The doorbell rang, jerking me back into now. The Music Teacher was at my house. I opened the door. He stood before me grinning awkwardly. Tom let out a yelp in the background. This was really happening.
Shutting the door behind him, he turned to me and asked, only half joking, “Where’s the party?”
The Music Teacher planted himself casually on our old brown sofa. He was dressed in the same button up shirt and pants he wore each day at school. His greasy hair, parted on the side, looked like it had not been washed in days. Yet, here he was, invited by me - enticed - to be here, with promises of things to be enjoyed.
Staring up at me through his square wire-rimmed glasses, he asked, “Where are all the boys?”
I felt my anger take hold of me. My face flushed. An image of him naked in front of me, the feeling of the time his hand inched toward my groin, the prison of his arms wrapping tightly around me; all parts of my past that readily came forward like they were happening again. I was so overwhelmed; I suppressed the urge to vomit. I needed to be stronger than that.
As I watched him, so at home in an environment where I have always felt safe, I realized what tonight meant. Nothing would ever be the same. Thinking of my brother Alex, now 13 years old, I needed to end this now. My abuse could not become his abuse.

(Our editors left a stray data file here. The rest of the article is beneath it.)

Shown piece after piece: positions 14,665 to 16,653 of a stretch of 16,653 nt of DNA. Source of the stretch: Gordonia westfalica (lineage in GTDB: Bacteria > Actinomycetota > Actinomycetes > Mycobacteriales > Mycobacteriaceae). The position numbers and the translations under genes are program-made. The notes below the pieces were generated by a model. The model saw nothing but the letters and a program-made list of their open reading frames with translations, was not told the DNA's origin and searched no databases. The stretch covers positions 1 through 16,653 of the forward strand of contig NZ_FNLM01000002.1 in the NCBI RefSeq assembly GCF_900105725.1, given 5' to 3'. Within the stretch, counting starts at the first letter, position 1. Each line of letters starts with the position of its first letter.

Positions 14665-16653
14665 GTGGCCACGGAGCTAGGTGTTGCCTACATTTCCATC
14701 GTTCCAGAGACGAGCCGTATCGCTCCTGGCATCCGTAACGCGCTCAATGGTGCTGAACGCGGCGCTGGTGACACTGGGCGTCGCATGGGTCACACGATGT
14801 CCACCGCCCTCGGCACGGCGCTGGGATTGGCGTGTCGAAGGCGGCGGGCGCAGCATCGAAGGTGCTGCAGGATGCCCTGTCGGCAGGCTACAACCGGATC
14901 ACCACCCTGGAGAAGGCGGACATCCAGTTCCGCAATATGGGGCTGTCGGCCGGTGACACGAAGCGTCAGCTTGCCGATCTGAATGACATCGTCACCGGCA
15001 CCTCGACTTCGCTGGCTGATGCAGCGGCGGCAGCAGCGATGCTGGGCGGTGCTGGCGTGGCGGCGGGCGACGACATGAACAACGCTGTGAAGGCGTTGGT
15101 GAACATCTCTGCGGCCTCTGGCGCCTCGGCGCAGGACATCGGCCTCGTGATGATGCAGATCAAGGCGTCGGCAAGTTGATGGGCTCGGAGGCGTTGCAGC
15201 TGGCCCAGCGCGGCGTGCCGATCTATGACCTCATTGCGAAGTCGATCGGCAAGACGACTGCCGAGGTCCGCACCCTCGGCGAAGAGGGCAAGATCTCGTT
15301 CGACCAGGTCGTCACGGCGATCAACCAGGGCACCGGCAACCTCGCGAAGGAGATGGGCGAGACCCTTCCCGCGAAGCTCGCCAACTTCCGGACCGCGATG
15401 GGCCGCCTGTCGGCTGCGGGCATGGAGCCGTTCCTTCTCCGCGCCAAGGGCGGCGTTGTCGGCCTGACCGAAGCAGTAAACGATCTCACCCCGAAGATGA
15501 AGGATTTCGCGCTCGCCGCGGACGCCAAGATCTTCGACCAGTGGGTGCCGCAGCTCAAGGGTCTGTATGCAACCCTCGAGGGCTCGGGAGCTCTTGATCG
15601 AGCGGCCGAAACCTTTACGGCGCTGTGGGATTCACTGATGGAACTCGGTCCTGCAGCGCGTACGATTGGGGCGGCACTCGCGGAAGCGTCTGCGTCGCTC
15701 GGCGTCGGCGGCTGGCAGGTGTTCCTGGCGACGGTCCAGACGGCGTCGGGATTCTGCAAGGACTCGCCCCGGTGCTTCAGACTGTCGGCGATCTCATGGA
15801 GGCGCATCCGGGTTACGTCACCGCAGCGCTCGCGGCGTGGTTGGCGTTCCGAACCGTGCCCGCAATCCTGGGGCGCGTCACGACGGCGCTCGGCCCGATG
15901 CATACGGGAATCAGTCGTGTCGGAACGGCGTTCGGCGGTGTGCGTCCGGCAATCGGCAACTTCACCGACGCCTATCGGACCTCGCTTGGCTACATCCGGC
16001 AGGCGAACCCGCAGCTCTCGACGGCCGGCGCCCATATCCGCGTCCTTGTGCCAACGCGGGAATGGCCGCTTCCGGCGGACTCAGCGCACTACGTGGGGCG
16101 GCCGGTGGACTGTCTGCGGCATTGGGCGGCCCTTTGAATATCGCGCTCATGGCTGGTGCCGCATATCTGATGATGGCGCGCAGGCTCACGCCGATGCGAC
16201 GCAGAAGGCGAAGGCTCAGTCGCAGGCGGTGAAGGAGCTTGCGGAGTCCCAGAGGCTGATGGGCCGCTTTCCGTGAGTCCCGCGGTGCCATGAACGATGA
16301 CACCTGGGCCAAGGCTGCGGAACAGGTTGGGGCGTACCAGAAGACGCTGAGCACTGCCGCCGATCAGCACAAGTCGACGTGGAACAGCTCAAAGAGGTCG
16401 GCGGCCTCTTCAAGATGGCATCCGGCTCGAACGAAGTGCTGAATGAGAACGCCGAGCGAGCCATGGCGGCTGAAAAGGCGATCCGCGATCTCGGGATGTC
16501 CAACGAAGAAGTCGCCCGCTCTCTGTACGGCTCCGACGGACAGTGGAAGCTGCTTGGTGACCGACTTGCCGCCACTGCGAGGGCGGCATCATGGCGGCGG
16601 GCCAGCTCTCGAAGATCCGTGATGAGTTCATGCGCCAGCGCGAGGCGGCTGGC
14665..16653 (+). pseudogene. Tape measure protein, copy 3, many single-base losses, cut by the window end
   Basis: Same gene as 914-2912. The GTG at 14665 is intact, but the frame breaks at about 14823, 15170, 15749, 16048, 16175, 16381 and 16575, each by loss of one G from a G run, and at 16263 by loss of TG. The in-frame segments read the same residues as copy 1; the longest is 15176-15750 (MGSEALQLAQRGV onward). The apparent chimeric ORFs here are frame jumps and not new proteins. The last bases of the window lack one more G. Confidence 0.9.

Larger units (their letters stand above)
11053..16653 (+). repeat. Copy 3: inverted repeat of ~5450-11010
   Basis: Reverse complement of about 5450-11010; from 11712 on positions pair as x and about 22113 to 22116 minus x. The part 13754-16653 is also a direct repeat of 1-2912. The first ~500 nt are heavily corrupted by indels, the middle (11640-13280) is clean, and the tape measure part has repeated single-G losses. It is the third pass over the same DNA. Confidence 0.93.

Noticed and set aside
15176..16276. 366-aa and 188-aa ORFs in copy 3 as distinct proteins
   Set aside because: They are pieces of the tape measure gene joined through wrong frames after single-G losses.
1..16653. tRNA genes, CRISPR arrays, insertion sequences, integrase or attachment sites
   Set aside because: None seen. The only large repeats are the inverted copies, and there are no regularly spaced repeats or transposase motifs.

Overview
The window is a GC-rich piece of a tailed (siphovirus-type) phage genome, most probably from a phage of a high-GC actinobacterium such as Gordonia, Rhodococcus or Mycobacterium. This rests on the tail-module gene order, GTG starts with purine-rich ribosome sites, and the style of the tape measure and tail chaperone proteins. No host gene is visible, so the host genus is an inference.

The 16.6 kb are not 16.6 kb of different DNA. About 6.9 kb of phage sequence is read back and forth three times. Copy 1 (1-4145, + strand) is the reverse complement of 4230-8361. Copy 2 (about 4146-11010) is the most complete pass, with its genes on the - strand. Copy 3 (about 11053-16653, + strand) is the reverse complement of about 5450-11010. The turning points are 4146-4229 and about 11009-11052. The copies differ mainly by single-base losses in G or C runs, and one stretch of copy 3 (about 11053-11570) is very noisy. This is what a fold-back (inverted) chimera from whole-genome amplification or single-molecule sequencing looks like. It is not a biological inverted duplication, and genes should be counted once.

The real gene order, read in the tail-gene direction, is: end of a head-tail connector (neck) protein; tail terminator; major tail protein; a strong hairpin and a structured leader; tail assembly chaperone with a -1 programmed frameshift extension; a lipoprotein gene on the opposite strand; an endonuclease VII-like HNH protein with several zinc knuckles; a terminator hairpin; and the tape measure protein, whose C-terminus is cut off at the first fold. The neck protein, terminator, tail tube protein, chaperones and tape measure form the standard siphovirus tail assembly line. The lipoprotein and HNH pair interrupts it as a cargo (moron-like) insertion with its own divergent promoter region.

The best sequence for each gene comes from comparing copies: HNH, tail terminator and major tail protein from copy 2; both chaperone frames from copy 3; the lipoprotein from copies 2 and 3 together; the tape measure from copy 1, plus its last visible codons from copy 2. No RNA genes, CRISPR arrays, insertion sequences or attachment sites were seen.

I quickly made my way downstairs to my father’s workshop. The basement level was unfinished, exposed wooden rafters were visible where the ceiling should be.
Tucked carefully away, right underneath where my teacher sat, two rifles sat nestled in the ceiling joists. Pulling one down carefully, I undid its ties and let the cloth cover drop as I pointed the barrel up towards the living room floor.
Running the stairs two at a time, I reached the main floor and paused to catch my breath. Tom’s eyes widened at the sight of me, but only for a moment. Then they filled with anticipation bordering on glee at the thought of what would go down.
A surprising calm came over me as I moved to confront the man who had been my attacker. I was angry and I was drunk. Stepping up to the couch where The Music Teacher was sitting, I lifted the rifle, pointing it to his chest. He looked confused as he tried to make sense of the scene playing out. I felt rage pent up from years of being victimized by this man in front of me. No, not a man - this monster in front of me.
The words flew from my mouth: “Why did you do that to me?! Why did you say those things to me?! What’s wrong with you?! If you ever touch my brother, I’ll kill you!”
His empty expression betrayed no emotion. He had no answers. He gave me nothing.
I took a step back as he unfolded himself slowly from the couch and stood without averting his gaze. He shuffled sideways toward the front door. I kept the rifle pointed at him and continued to yell, rage pouring out of me.
“You’re an asshole! I hate you! Fuck you! You need to pay for what you did to me! Why did you do that to me?! Why me? I hate you!”
A tunnel of rage formed around me and my predator as the room disappeared.
The Music Teacher inched his way toward the front hall, and the back door opened.
“What the fuck are you doing?”
My older sister, Nicola, walked in from outside. The mess of empty beer bottles gave her just enough information to draw a quick conclusion that I was drunk, and things had gotten out of hand.